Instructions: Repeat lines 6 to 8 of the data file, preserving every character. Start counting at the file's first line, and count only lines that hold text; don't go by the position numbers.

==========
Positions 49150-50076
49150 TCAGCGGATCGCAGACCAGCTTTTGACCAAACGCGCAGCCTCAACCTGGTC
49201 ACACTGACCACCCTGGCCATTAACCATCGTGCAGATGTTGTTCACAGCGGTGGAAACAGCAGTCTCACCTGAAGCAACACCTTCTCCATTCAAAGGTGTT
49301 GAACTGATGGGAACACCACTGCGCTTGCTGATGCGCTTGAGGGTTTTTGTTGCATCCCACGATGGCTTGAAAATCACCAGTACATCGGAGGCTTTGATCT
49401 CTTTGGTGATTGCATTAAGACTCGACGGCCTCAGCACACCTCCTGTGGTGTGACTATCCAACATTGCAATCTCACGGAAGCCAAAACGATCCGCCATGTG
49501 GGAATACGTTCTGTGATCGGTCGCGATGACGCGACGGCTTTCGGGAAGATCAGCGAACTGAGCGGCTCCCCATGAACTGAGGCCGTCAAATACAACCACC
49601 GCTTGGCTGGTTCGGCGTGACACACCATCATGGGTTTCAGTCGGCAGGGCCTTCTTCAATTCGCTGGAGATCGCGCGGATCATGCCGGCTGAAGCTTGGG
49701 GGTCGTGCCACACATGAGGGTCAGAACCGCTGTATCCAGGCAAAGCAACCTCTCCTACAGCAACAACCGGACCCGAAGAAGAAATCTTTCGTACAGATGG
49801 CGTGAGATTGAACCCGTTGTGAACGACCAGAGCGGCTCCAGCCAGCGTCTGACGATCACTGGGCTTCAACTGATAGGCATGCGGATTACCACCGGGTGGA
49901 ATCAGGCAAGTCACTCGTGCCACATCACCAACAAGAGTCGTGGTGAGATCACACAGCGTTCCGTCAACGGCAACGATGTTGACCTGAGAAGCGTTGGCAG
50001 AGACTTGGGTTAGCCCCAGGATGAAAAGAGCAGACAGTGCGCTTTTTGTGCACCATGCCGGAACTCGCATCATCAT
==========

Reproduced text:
49501 GGAATACGTTCTGTGATCGGTCGCGATGACGCGACGGCTTTCGGGAAGATCAGCGAACTGAGCGGCTCCCCATGAACTGAGGCCGTCAAATACAACCACC
49601 GCTTGGCTGGTTCGGCGTGACACACCATCATGGGTTTCAGTCGGCAGGGCCTTCTTCAATTCGCTGGAGATCGCGCGGATCATGCCGGCTGAAGCTTGGG
49701 GGTCGTGCCACACATGAGGGTCAGAACCGCTGTATCCAGGCAAAGCAACCTCTCCTACAGCAACAACCGGACCCGAAGAAGAAATCTTTCGTACAGATGG